IDEAS home Printed from
   My bibliography  Save this article

Hedonic pricing models for metropolitan bus services


  • Terence tai-leung Chong

    () (Department of Economics, The Chinese University of Hong Kong)

  • Angela Fung

    () (Department of Finance, The Chinese University of Hong Kong)

  • Wing-ting Lee

    () (Department of Finance, The Chinese University of Hong Kong)

  • Ka-lai Man

    () (Department of Finance, The Chinese University of Hong Kong)


Conventional studies on the pricing of bus services use the cost structure to explain bus fares. In this paper, a hedonic pricing model for bus services in Hong Kong is estimated. The contributions of cost and market factors are uncovered. It is found that the cost factors dominate the determination of bus fares. In contrast to our expectation, bus fares do not react to competition faced by bus companies. Moreover, except the three cross-harbour tunnels, the bus fare has no direct relationship with the tolls of other tunnels. Our model serves well as a reference tool for bus companies to set market-acceptable bus fares.

Suggested Citation

  • Terence tai-leung Chong & Angela Fung & Wing-ting Lee & Ka-lai Man, 2009. "Hedonic pricing models for metropolitan bus services," Economics Bulletin, AccessEcon, vol. 29(2), pages 630-637.
  • Handle: RePEc:ebl:ecbull:eb-09-00143

    Download full text from publisher

    File URL:
    Download Restriction: no

    References listed on IDEAS

    1. Steven C. Bourassa & Vincent S. Peng, 1999. "Hedonic Prices and House Numbers: The Influence of Feng Shui," International Real Estate Review, Asian Real Estate Society, vol. 2(1), pages 79-93.
    2. Joyce M. Dargay & Mark Hanly, 2002. "The Demand for Local Bus Services in England," Journal of Transport Economics and Policy, University of Bath, vol. 36(1), pages 73-91, January.
    3. Rosen, Sherwin, 1974. "Hedonic Prices and Implicit Markets: Product Differentiation in Pure Competition," Journal of Political Economy, University of Chicago Press, vol. 82(1), pages 34-55, Jan.-Feb..
    4. Kelvin J. Lancaster, 1966. "A New Approach to Consumer Theory," Journal of Political Economy, University of Chicago Press, vol. 74, pages 132-132.
    5. TerenceTai-Leung Chong & Xin Du, 2008. "Hedonic Pricing Models For Vehicle Registration Marks," Pacific Economic Review, Wiley Blackwell, vol. 13(2), pages 259-276, May.
    6. Tabuchi Takatoshi, 1993. "Bottleneck Congestion and Modal Split," Journal of Urban Economics, Elsevier, vol. 34(3), pages 414-431, November.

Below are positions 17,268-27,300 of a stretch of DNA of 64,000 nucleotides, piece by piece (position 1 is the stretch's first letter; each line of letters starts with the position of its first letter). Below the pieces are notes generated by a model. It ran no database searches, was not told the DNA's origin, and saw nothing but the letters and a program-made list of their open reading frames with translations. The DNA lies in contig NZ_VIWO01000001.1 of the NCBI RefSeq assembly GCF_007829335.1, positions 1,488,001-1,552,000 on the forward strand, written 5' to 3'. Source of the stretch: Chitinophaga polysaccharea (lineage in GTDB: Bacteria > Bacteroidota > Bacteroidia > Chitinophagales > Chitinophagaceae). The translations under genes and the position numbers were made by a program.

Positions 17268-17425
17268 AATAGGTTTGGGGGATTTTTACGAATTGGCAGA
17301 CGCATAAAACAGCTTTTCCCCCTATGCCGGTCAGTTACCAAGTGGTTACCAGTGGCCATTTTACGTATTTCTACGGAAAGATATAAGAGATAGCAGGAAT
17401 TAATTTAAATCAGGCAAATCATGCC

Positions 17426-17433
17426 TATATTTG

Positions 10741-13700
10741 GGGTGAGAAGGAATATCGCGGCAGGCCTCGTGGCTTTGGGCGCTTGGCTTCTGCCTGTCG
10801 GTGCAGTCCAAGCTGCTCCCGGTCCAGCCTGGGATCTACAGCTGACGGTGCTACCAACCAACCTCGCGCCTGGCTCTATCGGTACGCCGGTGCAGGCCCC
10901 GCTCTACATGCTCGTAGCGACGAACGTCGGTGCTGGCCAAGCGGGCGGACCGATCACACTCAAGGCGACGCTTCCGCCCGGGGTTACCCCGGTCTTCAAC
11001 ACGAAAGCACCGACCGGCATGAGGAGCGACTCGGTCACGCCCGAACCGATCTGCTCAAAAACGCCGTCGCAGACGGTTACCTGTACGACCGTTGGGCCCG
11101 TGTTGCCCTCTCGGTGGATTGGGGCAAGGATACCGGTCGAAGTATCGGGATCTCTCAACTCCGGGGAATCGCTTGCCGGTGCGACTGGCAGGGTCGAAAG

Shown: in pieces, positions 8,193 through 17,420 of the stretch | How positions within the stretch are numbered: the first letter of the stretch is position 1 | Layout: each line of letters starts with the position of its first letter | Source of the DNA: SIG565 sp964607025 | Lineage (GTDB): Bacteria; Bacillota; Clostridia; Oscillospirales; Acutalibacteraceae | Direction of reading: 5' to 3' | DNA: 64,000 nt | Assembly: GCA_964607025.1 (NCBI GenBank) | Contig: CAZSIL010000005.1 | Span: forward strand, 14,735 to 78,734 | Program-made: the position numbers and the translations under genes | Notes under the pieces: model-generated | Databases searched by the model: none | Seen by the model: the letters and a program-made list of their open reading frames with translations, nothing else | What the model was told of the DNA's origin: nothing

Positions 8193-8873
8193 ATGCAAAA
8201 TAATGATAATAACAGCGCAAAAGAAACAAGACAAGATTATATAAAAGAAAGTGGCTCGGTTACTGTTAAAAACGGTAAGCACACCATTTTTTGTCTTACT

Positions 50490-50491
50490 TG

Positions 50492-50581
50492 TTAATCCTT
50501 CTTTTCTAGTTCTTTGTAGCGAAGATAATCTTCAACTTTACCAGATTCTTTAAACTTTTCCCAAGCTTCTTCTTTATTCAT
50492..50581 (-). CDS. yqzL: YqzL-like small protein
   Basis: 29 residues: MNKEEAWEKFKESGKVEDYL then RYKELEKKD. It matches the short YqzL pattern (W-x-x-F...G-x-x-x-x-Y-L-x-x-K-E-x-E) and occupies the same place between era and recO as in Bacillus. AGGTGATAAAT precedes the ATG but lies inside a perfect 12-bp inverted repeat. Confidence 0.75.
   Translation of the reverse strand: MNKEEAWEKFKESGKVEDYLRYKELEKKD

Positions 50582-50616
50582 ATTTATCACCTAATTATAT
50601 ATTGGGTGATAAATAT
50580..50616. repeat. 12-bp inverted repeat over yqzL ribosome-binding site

7. Judy Shaw-Er & Wang Chiang & Ya-Wen Chen, 2005. "Cost structure and technological change of local public transport: the Kaohsiung City Bus case," Applied Economics, Taylor & Francis Journals, vol. 37(12), pages 1399-1410.
    8. Freeman, A Myrick, III, 1979. " Hedonic Prices, Property Values and Measuring Environmental Benefits: A Survey of the Issues," Scandinavian Journal of Economics, Wiley Blackwell, vol. 81(2), pages 154-173.
    Full references (including those not matched with items on IDEAS)

    More about this item


    Hedonic Pricing Model; Bus Fares; Kowloon Motor Bus.;

    JEL classification:

    • R4 - Urban, Rural, Regional, Real Estate, and Transportation Economics - - Transportation Economics
    • C2 - Mathematical and Quantitative Methods - - Single Equation Models; Single Variables


    Access and download statistics


    All material on this site has been provided by the respective publishers and authors. You can help correct errors and omissions. When requesting a correction, please mention this item's handle: RePEc:ebl:ecbull:eb-09-00143. See general information about how to correct material in RePEc.

    For technical questions regarding this item, or to correct its authors, title, abstract, bibliographic or download information, contact: (John P. Conley). General contact details of provider: .

    If you have authored this item and are not yet registered with RePEc, we encourage you to do it here. This allows to link your profile to this item. It also allows you to accept potential citations to this item that we are uncertain about.

    If CitEc recognized a reference but did not link an item in RePEc to it, you can help with this form .

    If you know of missing items citing this one, you can help us creating those links by adding the relevant references in the same way as above, for each refering item. If you are a registered author of this item, you may also want to check the "citations" tab in your RePEc Author Service profile, as there may be some citations waiting for confirmation.

    Please note that corrections may take a couple of weeks to filter through the various RePEc services.

    IDEAS is a RePEc service hosted by the Research Division of the Federal Reserve Bank of St. Louis . RePEc uses bibliographic data supplied by the respective publishers.